The Color of Dreams / Monochrome Scenes
From November 2015 to March 2016
Arnaiz – Greco – Grilo – Kemble – Kirin – Lecuona – Lío – F. Muro – Macaparana – Minujín – Pakovskà – Pucciarelli – Sacerdote – Sakai – Sclavo – Stupía
A blue stain on the white fabric and beside it the words: ceci-est-la-couleur-de-mes- rêves. That is how Joan Miró named his monochrome picture.
Many other artists – before and after- felt attracted by the use of a single color in their works. Klee, Kandinsky, Fontana, Klein and Malevich painted monochrome works. Sometimes the dominance of one color is inextricably associated with the artist: Ives Klein is blue, Beuys and Jasper Johns are identified with gray, Rothko and Tapies with roasted reds. Black is Goya and Ad Reinhardt, Millares and Saura too. Gray evokes Joseph Beuys, Jasper Johns and Robert Morris. Blue is Miró; red belongs to Matisse and Newman. Roasted red belongs to Rothko and Tapies. Black is Goya and Millares, Ad Reinhardt, Saura …
Art history provides examples of various possible meanings for monochrome painting. This is sometimes negation and sometimes affirmation. The monochrome is a vacuum which, by definition, means absence of image. The rectangle of a single color is a tabula rasa on which the unique relationship that it counts is the one between the pictorial surface and the viewer.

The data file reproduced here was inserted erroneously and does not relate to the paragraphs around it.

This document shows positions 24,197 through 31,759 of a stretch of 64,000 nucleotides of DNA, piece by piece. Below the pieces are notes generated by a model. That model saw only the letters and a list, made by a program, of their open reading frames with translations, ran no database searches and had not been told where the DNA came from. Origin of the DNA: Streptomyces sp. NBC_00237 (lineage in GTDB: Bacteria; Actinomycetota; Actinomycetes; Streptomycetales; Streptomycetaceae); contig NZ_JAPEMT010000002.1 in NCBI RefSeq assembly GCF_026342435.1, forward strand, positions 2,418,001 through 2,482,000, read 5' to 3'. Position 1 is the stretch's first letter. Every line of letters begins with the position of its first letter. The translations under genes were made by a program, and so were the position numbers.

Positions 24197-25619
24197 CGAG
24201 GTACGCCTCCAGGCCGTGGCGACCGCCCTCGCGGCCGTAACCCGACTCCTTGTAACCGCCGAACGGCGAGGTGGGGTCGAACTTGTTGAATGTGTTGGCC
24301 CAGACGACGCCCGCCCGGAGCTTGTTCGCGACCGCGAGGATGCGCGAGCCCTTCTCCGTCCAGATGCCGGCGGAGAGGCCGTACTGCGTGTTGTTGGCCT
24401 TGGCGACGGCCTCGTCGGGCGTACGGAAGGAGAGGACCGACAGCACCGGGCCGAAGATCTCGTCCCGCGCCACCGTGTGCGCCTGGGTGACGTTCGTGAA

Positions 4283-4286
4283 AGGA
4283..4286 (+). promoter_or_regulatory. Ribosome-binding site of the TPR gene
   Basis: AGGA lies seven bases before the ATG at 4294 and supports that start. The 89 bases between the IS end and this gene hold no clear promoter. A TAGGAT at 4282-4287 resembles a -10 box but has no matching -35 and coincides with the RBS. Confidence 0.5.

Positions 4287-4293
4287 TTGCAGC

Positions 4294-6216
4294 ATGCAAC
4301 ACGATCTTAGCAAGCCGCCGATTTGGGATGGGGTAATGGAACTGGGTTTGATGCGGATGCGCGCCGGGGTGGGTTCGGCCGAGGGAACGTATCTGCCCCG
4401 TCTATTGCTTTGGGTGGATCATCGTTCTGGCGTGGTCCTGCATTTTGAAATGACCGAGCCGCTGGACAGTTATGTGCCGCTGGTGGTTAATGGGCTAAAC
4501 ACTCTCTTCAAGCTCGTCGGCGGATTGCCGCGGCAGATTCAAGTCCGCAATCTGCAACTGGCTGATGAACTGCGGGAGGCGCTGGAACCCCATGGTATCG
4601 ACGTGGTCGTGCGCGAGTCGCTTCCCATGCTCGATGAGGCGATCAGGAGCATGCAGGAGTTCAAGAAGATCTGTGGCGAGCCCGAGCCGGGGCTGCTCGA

The first fully monochrome paintings, three fabrics that Rodchenko painted in 1915, Red, Yellow, Blue, expressed a return to the primary colors, or in other words, the principle ones. For artists of the revolutionary vanguard, the goal was to go “beyond the painting”. The tabula rasa corresponds to the revolutionary impulse of starting over: Russian and Polish constructivists, the School of New York in the post-war, Burri, Fontana and Manzoni in Italy, Yves Klein in Paris and the Zero Group in Germany use monochromes in the immediate post war. During Franco’s dictatorship the Spanish abstraction is characterized by mostly almost black paintings. Blacks are typical Saura pictures, including a series based on the black paintings from Goya. In fact, the first specific identification of single color paintings in art history goes back to the series of frescoes painted by Goya in the Quinta del Sordo, known as “black paintings”. His Perro semi-hundido (1819) is certainly the first monochrome works of art history.
From there onwards, there were and are many artists who aspire- through the use of one color only – an eloquent silence, to an irradiation of light and color, or an unrelenting darkness. In this exhibition we present various works, mostly related to our gallery artists who explore in their works, and in their own way, this singular and complex way of using a dominant color.